I throughly enjoyed this book. Michael Pollan's "The Omnivore's Dilemma" probes what it means to eat. Simple idea but like most simple ideas there lies a lot of information to consider. Following four different meals from origin to table makes you think about what is behind (and unseen) those meals and can be very unsettling! He is fair to those who work the land even to those who are part of the "Industrial" chain and to those who hunt, fish and forage for their meal.He made me think more about what I eat than I ever had before. If I have any criticism about this book is that he is a bit wordy and uses language that caused me to have a dictionary next to me whenever I was reading it.
But despite that I would recommend this book to anyone who wonders just what it is you are eating.
I teach Business, Economics, and English at a university in Tokyo. My interests are in politics, economics, and philosophy. I hold a BA in English Literature, and an MA in Political Science.
So I guess Pollen doesn't like corn...I liked this book, but one thing I could not understand is the extravegant nature and methods Pollen uses to do the mundane. The lengths he goes to just to prepare a natural meal are pretty extraordinary. We do need greater transparency, especially when it comes to knowing what we are putting in our bodies for sustinance. This is clear...but I disagree with some of the subtle over statements and poor choices made by the author. He has a good point, but he should have fought the urge to indulge.
It was a little slow at first but I really enjoyed this book, I would reccomend it to anyone interested in this topic.
I listened to this book before industrial organic spinach made people sick, but Pollan's well conceived and thoroughly observed journey through our food supply prepared me to digest the news. Perhaps I was most surprised by the pervasiveness of corn in our diet, but each meal he deconstructs has its own surprises and delights.
The dilemma is that we're at the top of the food chain and have too many choices to make for dinner. Behind a lot of these choices is the industrial food chain, examined in the book, which is not a pretty picture. Behind some other choices are sustainable, pastoral chains beneficial to the environment, to the links along the way and to us.
The author, Michael Pollan, is articulate and personable. I had the feeling of being among several guests at a dinner table as he shares his insights. Never preachy or strident, the author describes the landscapes of his experiences, emotions and ideas from which we can determine for ourselves what food choices are best for us.
The author takes us through a natural history of four meals: from the land, which produced the food, to what we're about to eat. The first is from corn to McDonalds, next is Rosie the chicken, then the truly pastoral farm and finally the author's own hunting and gathering. As we sit around the dinner table, the author reminds us that we're eating the body of the Earth.
What is, in my opinion, an excellent book is made even better by the reader's narrative style. I've listened to a lot of audiobook readers and Scott Brick is among the best.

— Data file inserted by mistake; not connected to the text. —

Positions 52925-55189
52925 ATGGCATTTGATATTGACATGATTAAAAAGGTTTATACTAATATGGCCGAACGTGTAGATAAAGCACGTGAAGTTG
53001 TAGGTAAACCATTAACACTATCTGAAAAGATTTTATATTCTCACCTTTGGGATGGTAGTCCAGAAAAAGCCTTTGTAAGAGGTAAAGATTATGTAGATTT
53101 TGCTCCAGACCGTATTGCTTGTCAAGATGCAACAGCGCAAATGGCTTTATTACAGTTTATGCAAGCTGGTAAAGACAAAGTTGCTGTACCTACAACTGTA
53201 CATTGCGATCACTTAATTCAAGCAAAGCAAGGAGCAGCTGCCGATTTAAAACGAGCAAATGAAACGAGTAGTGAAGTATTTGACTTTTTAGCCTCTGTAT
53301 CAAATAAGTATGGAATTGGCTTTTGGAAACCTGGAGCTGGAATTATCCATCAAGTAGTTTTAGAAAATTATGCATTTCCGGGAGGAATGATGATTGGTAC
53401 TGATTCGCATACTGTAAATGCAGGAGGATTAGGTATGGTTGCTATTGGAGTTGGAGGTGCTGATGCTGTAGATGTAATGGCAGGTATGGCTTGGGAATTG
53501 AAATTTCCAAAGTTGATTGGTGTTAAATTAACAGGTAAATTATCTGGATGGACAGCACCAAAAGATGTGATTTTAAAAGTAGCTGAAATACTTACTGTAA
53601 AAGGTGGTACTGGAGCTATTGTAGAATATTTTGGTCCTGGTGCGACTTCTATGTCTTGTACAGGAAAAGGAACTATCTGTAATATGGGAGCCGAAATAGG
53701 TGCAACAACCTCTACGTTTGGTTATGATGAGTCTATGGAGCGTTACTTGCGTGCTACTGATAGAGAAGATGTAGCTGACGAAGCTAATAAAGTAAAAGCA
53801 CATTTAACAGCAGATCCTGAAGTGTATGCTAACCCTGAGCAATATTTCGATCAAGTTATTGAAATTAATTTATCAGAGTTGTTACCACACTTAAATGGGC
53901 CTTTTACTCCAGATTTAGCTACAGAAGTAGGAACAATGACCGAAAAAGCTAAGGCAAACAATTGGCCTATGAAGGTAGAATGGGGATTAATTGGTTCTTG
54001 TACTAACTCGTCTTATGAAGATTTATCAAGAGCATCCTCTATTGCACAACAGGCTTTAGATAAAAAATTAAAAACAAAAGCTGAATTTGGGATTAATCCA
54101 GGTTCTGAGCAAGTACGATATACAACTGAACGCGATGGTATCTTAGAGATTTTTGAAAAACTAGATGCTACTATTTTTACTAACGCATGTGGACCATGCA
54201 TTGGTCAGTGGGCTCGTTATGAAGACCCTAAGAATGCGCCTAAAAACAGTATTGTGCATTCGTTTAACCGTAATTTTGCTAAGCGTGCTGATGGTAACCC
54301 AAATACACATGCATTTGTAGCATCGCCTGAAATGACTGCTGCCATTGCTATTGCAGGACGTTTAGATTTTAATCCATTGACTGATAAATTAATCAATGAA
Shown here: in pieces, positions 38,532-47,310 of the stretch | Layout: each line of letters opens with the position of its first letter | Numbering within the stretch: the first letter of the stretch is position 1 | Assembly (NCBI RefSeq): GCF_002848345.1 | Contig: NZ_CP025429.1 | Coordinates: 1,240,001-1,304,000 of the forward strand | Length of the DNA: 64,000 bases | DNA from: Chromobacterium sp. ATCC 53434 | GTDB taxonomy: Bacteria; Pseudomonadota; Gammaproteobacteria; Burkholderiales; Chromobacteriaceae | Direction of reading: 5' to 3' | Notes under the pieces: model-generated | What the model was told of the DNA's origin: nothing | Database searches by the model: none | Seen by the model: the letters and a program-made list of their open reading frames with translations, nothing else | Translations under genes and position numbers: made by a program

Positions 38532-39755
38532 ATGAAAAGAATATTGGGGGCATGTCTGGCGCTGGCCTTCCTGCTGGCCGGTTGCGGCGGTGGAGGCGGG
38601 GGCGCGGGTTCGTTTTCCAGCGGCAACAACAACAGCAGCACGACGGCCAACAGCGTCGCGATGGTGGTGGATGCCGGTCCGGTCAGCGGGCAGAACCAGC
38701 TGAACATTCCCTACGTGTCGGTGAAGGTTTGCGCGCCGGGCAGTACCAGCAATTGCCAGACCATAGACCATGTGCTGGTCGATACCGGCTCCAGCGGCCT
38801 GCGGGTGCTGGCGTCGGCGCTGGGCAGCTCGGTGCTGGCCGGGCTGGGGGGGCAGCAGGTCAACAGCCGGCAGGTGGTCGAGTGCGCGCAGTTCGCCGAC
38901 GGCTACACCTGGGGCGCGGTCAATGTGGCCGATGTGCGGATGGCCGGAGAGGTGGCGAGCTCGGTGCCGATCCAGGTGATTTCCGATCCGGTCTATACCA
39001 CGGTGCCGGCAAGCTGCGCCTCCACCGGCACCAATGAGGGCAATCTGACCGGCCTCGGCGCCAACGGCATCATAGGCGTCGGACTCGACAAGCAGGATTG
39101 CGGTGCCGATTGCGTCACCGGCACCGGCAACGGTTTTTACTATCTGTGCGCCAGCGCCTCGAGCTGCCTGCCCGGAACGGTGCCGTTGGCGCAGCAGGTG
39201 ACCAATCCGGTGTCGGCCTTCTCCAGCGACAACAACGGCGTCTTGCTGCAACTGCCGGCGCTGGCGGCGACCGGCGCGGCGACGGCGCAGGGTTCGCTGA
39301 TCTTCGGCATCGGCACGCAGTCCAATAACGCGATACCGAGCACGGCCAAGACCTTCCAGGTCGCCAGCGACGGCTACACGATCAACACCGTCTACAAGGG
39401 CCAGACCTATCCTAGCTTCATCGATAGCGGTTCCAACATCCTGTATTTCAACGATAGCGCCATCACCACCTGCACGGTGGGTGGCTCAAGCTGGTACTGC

This is a fantastic book. The author does a great job of showing the origins of four different meals and how they go from living beings (plant or animal) to food on our plate.
The narrator is also very good. This is third book I have heard that has been read by Scott Brick and I don't think it gets any better.
When I first started listening to the book I thought the author was going to be a crazy PETA vegan type, but in the end he made a very reasoned argument about what is wrong with our way of eating in America. (FYI: the author is not a vegetarian). This discussion is not only from the obvious nutritional aspect, but also from the sustainability aspect of our industrial food chain.
The entire book was enlightening and filled with interesting facts, but the first part of the book on corn (sounds boring, I know) and our utter dependence on this grain is absolutely fascinating. Most interesting fact: we use about a barrel of oil to produce an acre of corn.
Best book I have "read" in a very long time.
4 1/2 Stars...
No matter how you react to the material in this book, you will forever think differently about what is on your plate. Expect to think a bit about your willingness to "fill in the blanks" with exactly the information desired by food providers. Eat what you please, but at least understand how food gets to your table and all the costs associated thereto.
A 5-star rating if not for questioning if the material was politically bias. I will re-listen to sort out whether or not I was being eased into a point of view or if I thoughtfully formed one. Even so, an experience in critical thinking...no matter the outcome...is of great value.
I would recommend to those who have interest in what we eat and how it comes to us. If you don't have this interest the book is to long to enjoy. Well researched and well written Pollan provides a cornacopia of information on four meals from the history of corn to an appreciation of what it means to be a hunter.
As good as Brick is I think he is the wrong narriator. His voice brings an officious air to the book which I don't believe is intended but easy to assume.
Since nobody seems to dispute the quality of the book itself, I just want to say that for my taste the book was read very well.
No excessive dramatism. I have heard over 12 audiobooks and the reader is definietly the best or 2nd best reader I have encountered.
You can always take a listen to the sample, but the book is extraordinary, don't let the taste of a few listeners prevent you from listening to this brilliant book